‘CQ’ – Groovy moviemaking in the sixties on Amazon Prime

There’s a real love of 1960s movie lore in CQ (2002), the feature film debut of Roman Coppola (son of Francis Ford, brother of Sofia, creative assistant to both).

Jeremy Davies is the American in Paris hero, an aspiring director in the funky days of 1969. By days he edits a pop-art sci-fi spy adventure (equal parts Barbarella, Modesty Blaise, and Danger: Diabolique) while at home he obsessively films his own life in cinematic journal entries, using the camera to avoid intimacy with his stewardess girlfriend (Elodie Bouchez) while his fantasies wander to the spy movie’s luscious leading lady (Angela Lindvall). Giancarlo Giannini plays the Italian producer as a high-living Dino De Laurentiis, and Gerard Depardieu is his mentor, the obsessive director whose increasingly erratic behavior gets him fired and Davies promoted to the director’s chair.

It’s a portrait of a man so busy filming his life he forgets to live. Think of it as an American 8 1/2 with echoes of Day For Night and stirred through with French New Wave, Italian cool, and British mod. If the film is slight, the details are right, from the opulent and outrageous sets to the meticulously retro special effects (a salute to the beauty and grace of the effects that Roman Coppola created for his father’s Dracula) to the groovy music by Mellow.

Giancarlo Giannini, Jason Schwartzman, Dean Stockwell, Billy Zane in the John Phillip Law role, and the real John Phillip Law as the Chairman

Rated R

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Features commentary by writer/director Roman Coppola and cinematographer Robert Yeoman and a mad collection way groovy supplements. “CQ: A Cinematic Odyssey” is a “making of” production done is a dead-on style of a 1960s production featurette, right down to the handheld 16mm shooting and voice over interviews while “Chronique D’un Cineaste” is Roman Coppola’s shot-on-video visual diary of his experiences on the shoot. “Codename: Dragonfly” features two cuts of the film within a film–a short 9 minute unfinished version as directed by “Andrjez” (and lots of missing scenes) and a longer 15 minute version of the film as directed by “Paul,” complete with his new ending–as well as the “original trailer” (as seen in the film) and the fun 7 minute featurette “The Making of a 60s Sci-Fi Film” (watch John Philip Law do his “Diabolique” look, and then grade Billy Zane on his attempt to recreate those unmistakable eyes in his tribute). Also features “CQ Cinematography” (narrated by cinematographer Robert Yeoman), “Actors Acting” (interviews with the cast), “Music and Sound” (just what is sounds like),), four “personal documentaries” “Ellie: On the Set of CQ” by Eleanor Coppola, the subject’s mom and family chronicler; “Sofia: The Sofia Coppola Documentary” – thanks, sis!; “Matthieu: The Making of CQ, ” a rather elliptical and abstract piece by actor Matthieu Tonetti; and “Xavier & Sebastien: Je Vous Present Angela” about newcomer Angela Lindvall), a seven minute concert clips of the band Mellow performing soundtrack selections, a stills gallery, Easter Eggs, and the trailer.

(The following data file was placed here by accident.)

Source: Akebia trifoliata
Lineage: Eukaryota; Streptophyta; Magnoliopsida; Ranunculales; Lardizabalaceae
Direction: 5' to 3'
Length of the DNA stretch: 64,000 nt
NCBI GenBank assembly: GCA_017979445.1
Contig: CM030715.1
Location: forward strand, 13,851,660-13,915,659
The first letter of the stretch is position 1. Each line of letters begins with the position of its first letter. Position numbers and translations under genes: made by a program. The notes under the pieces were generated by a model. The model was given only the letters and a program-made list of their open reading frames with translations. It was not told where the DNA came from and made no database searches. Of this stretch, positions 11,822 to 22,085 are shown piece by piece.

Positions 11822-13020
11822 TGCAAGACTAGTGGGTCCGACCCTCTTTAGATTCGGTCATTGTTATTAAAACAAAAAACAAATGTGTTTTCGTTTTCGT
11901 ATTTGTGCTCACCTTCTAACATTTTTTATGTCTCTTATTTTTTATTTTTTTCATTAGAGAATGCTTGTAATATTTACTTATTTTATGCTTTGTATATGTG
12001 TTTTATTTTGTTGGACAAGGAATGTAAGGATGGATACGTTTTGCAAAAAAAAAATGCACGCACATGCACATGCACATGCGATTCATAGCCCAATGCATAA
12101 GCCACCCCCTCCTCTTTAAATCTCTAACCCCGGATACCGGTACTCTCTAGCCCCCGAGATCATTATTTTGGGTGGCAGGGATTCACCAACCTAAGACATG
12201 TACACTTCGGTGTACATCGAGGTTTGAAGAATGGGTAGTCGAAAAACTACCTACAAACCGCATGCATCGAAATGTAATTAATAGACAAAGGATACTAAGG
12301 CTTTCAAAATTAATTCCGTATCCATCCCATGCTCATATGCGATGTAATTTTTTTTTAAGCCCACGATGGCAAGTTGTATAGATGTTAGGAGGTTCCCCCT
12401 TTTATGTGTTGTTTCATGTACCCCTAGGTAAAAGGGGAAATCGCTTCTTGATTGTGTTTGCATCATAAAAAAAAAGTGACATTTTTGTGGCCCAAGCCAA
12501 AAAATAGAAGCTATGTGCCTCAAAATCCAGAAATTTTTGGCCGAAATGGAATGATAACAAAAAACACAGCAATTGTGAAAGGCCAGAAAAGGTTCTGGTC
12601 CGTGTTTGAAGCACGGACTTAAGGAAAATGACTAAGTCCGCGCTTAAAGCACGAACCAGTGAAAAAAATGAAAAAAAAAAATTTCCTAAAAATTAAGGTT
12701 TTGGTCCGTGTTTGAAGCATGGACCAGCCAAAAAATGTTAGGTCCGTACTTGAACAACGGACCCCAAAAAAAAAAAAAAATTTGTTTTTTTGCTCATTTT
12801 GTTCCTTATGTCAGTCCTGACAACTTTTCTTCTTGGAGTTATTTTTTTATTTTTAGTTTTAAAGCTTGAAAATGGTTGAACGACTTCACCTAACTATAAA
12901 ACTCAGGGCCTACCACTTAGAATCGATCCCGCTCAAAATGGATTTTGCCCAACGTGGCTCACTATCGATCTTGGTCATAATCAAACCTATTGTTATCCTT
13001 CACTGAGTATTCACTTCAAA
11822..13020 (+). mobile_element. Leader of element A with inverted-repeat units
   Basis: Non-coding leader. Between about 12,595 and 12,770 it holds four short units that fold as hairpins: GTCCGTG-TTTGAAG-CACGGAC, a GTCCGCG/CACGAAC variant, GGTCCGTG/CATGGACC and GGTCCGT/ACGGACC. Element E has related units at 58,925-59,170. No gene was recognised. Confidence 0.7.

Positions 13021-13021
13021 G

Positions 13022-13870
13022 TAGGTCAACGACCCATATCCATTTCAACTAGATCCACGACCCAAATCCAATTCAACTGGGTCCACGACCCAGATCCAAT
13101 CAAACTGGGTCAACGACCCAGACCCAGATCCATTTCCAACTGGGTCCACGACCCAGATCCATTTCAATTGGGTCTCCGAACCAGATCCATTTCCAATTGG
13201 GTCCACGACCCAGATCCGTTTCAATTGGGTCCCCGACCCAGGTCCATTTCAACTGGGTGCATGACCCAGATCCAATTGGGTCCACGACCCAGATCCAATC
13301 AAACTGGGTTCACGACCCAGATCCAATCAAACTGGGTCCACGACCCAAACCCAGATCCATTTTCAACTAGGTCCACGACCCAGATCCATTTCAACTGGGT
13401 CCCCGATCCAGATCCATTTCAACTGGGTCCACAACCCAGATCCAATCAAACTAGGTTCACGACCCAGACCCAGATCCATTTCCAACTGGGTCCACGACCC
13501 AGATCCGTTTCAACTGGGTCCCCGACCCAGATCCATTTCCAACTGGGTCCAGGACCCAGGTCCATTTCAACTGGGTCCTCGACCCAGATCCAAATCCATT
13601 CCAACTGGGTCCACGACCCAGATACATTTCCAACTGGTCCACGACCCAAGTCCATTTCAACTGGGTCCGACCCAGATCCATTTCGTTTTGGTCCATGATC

Sean Axmaker is a Seattle film critic and writer. He writes the weekly newspaper column Stream On Demand and the companion website, and his work appears at RogerEbert.com, Turner Classic Movies online, The Film Noir Foundation, and Parallax View.

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